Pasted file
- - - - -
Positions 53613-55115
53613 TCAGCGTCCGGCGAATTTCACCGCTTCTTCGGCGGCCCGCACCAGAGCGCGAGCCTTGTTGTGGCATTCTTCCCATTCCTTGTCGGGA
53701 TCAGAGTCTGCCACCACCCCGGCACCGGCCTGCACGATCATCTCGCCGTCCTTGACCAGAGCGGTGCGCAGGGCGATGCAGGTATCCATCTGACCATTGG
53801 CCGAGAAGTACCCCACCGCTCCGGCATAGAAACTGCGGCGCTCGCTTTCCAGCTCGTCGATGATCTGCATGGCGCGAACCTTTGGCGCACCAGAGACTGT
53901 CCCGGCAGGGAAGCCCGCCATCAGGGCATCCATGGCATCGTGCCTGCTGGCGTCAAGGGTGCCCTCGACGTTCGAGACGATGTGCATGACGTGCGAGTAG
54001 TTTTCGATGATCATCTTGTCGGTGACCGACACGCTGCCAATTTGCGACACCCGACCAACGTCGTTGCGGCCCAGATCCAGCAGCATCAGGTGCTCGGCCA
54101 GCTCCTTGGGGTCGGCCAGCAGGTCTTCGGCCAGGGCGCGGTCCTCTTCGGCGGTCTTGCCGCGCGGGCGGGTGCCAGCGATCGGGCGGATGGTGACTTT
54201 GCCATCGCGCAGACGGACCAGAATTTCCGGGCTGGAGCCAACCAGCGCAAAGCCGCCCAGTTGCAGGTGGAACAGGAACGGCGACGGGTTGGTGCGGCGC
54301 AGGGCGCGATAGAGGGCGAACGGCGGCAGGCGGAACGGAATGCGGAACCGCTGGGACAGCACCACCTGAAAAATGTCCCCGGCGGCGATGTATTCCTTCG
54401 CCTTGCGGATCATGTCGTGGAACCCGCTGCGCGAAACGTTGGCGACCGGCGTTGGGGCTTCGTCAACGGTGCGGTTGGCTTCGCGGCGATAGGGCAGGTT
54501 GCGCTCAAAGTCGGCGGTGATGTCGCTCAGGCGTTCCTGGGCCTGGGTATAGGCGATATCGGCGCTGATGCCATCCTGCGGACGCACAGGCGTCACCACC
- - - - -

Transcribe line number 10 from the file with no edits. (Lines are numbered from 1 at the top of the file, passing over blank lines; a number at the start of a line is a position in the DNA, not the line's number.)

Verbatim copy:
54401 CCTTGCGGATCATGTCGTGGAACCCGCTGCGCGAAACGTTGGCGACCGGCGTTGGGGCTTCGTCAACGGTGCGGTTGGCTTCGCGGCGATAGGGCAGGTT